Many years ago, as a boy in the Depression, he sold newspapers and magazines to do his part to contribute to a family with an unemployed father who had lost his job, house and car all in the same week.

Soon after the attack on Pearl Harbor, he reported for service in the US Army, in which he served in the Pacific Theatre as the rangefinder of an anti-aircraft battery.  He took part in numerous amphibious landings on various islands including New Guinea and the Philippines. Then he served as a Military Policeman in occupied Japan. He did his Warrior duty for his grateful nation.

When, as a boy, I asked him about how the war was, he would say he thought of it as protecting his mother and sister back in Chicago. That is all he would say on the subject.

He returned from the war, like so many of his fellows, wanting to prepare for a job, meet a wife and have kids – the 1950s American dream. After an apprenticeship as a wood and metal pattern-maker, he began his career and met my mom. Soon they had me, and a few years later my sister came along.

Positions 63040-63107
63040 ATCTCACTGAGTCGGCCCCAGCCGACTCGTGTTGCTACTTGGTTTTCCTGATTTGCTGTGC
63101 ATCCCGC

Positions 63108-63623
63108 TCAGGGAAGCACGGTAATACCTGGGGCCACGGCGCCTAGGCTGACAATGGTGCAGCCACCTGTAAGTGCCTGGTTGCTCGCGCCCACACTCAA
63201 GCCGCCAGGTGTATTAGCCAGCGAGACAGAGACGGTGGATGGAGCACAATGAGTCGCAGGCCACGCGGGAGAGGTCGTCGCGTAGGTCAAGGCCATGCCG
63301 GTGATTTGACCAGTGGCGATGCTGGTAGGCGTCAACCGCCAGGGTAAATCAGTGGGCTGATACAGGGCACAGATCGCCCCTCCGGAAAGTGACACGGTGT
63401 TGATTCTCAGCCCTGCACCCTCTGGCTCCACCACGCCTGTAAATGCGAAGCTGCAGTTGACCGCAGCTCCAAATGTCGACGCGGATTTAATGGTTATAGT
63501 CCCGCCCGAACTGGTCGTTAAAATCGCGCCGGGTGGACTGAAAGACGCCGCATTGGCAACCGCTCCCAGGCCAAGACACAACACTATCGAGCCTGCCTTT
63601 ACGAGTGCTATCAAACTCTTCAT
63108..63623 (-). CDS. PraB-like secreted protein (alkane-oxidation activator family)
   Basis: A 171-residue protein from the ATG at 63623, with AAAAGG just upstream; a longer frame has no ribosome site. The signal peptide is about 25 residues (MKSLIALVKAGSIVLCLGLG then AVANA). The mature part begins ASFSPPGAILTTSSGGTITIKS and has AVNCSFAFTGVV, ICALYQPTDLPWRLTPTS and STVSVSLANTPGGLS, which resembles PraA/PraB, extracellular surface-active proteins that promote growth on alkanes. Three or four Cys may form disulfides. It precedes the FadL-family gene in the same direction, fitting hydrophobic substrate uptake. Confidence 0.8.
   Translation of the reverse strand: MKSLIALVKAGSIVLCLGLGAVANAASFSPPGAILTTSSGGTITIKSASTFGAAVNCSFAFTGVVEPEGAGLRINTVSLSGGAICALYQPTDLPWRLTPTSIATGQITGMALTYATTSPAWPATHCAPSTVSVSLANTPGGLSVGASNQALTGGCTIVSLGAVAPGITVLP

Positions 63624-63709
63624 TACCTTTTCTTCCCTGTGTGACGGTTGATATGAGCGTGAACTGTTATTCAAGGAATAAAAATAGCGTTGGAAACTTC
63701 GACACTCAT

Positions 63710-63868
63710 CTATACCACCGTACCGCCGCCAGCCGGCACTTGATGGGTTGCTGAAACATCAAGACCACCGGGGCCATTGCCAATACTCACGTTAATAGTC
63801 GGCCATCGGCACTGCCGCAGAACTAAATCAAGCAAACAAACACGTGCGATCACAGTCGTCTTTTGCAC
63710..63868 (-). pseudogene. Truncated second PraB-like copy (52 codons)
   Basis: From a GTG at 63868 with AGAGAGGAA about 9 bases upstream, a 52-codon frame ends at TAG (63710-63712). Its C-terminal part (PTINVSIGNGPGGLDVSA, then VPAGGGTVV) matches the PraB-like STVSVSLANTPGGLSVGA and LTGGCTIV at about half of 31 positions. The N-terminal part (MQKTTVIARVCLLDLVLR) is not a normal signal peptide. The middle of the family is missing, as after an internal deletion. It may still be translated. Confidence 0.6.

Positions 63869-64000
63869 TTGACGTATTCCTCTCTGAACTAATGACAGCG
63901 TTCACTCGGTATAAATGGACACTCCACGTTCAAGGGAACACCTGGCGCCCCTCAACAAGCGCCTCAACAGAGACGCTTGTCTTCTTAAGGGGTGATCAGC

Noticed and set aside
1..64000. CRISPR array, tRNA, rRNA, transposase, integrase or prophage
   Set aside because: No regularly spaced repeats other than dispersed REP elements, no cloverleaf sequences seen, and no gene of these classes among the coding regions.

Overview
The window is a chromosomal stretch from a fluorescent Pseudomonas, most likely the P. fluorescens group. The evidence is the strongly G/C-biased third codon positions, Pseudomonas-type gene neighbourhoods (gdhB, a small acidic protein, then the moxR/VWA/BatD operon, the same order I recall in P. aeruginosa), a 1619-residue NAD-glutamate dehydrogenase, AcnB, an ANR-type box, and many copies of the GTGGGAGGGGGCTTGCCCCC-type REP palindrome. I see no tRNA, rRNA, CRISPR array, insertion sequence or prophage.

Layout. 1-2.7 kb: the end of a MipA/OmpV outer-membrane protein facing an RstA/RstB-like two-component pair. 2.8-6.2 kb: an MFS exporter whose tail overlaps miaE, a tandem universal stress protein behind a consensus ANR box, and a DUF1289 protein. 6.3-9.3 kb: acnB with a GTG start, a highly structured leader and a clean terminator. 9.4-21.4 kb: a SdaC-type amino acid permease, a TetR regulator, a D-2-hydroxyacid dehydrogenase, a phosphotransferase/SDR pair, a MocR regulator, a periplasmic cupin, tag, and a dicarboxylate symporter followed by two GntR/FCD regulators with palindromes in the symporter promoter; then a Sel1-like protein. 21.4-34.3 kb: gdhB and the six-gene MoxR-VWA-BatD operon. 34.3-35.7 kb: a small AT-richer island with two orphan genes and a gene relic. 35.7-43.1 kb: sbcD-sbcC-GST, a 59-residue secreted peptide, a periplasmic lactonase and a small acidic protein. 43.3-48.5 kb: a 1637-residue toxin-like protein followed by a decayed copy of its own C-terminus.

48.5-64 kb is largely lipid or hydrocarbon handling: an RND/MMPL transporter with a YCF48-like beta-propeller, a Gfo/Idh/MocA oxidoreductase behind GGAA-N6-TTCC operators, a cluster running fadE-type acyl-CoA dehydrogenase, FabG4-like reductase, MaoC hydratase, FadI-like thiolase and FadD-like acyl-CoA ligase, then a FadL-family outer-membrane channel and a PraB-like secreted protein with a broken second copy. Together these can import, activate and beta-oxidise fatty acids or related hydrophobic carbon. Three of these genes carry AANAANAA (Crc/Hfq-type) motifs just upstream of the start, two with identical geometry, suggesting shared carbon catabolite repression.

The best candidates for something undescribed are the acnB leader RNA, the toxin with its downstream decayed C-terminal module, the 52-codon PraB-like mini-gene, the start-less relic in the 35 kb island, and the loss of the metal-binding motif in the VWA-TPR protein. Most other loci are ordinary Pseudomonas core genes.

His idea of what it means to be a man and father was to be the best provider. He did that very well throughout his life by working hard, always seeking better paying jobs, overcoming unemployment four times, and ambitiously buying a house in a higher income suburb of Milwaukee to ensure that my sister and I would go to the best school system in the area. For me, this was a combination of his Lover and Warrior energies – caring with intention.

His Lover side had a fun side too. He would fly kites with me, go fishing with me, and we would sled wildly on some very steep hills, at night even! He also supported quality family time together with numerous family vacations – sometimes staying in lake cottages, sometimes taking us on cross country tours fromWisconsintoColorado, or through Wyoming or South Dakota, and also visiting our nation’s capital to teach us about our government.